In 1968, when Andy Warhol proclaimed that “in the future, everyone will be world-famous for 15 minutes”, he couldn’t have imagined a world where unplugging and becoming anonymous would become a luxury. We look at our phones before our feet touch the floor in the morning, stare at screens all day, have disembodied voices guide us through traffic, interact with corporate chatbots on the phone and then curl-up at night with our tablets, TVs, and phones as our contestant companions. Facebook, Google, Tinder, Netflix, and Alexa now dominate the very lives they were intended to enhance. Beauty filters change how others see us and how we see ourselves. This dichotomy, the tension between technology and humanity, is explored in a fresh new way through the 50 paintings being exhibited at Jay Samit’s new solo show at the Richard Taittinger Gallery in New York.
In previewing Samit’s first post-pandemic show, one immediately confronts the realities of modern life. The interplay between familiar comic book imagery and penetrating text takes the viewer on a dystopian journey of the information age. Where the Pop Art movement grew out of the optimism of and consumer-centric culture of post-World War II England and America, Samit’s watercolors emerged from his own reflections of his forty-year career in technology and the new world he helped create.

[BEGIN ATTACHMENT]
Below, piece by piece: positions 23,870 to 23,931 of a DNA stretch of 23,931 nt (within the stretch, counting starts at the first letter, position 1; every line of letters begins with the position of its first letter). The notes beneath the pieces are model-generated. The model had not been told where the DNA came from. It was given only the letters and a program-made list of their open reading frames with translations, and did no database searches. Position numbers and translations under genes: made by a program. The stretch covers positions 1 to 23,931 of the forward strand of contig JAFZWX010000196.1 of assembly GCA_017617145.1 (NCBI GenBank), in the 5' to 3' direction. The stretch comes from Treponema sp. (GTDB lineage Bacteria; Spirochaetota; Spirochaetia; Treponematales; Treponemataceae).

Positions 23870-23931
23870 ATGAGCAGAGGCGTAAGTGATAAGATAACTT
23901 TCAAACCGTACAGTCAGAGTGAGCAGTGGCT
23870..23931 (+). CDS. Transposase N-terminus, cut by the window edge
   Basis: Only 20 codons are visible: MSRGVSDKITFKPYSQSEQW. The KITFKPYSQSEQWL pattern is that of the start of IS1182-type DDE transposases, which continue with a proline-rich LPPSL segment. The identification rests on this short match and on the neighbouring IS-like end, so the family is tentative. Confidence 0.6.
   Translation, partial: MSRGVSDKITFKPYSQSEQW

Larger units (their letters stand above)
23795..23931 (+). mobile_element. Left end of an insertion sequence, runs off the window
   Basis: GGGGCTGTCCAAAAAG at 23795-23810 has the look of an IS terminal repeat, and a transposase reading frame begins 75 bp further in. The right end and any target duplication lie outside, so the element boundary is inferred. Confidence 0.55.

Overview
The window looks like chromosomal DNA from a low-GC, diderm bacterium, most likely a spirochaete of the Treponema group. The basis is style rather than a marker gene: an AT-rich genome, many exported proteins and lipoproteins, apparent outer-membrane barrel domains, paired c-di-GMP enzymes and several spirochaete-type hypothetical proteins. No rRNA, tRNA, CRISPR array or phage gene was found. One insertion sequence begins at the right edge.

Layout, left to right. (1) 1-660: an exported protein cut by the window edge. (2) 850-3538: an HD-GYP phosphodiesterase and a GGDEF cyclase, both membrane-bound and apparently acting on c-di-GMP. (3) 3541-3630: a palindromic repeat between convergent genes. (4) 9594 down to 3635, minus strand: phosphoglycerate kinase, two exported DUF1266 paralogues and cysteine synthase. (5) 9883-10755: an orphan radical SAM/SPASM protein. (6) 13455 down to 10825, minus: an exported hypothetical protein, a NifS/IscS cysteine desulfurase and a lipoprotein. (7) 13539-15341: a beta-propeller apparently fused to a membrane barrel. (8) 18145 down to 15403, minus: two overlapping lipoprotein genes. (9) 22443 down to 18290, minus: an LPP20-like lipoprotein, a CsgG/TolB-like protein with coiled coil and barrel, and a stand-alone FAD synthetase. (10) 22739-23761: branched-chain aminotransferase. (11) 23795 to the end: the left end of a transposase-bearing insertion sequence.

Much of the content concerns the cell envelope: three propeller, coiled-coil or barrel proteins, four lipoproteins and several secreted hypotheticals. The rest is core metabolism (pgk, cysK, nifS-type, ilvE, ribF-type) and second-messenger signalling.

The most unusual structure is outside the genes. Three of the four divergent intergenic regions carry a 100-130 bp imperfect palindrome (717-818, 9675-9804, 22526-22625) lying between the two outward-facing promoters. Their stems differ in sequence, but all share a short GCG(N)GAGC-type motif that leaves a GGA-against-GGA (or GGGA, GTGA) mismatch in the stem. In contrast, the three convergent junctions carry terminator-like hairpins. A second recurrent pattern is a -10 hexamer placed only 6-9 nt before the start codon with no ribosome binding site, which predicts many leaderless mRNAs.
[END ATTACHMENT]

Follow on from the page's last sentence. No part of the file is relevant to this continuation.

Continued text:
Samit was first exposed to the Internet while a student at UCLA in the 1970s and spent the following decades pioneering the very technologies we now take for granted. He first put video on personal computers in the 1980s and built the first million-member college social network in the 1990s. At the dawn of the new millennia, Samit worked with the White House to get the Internet into every classroom in America. His hope was that the so called “information superhighway” would disseminate knowledge more broadly and equitably. He saw the Internet as a tool for providing equal access to education globally and making the people of the world more connected to each other. In senior management roles at companies such as EMI, Universal Studios, and Sony, he expanded entertainment’s reach around the world by creating download and streaming services. By all accounts, Samit should be looking fondly back at the body of his technological achievements, but to paraphrase Jurassic Park’s Dr. Ian Malcolm, “He was so preoccupied with whether he could do these things, that he didn’t stop to think if he should.”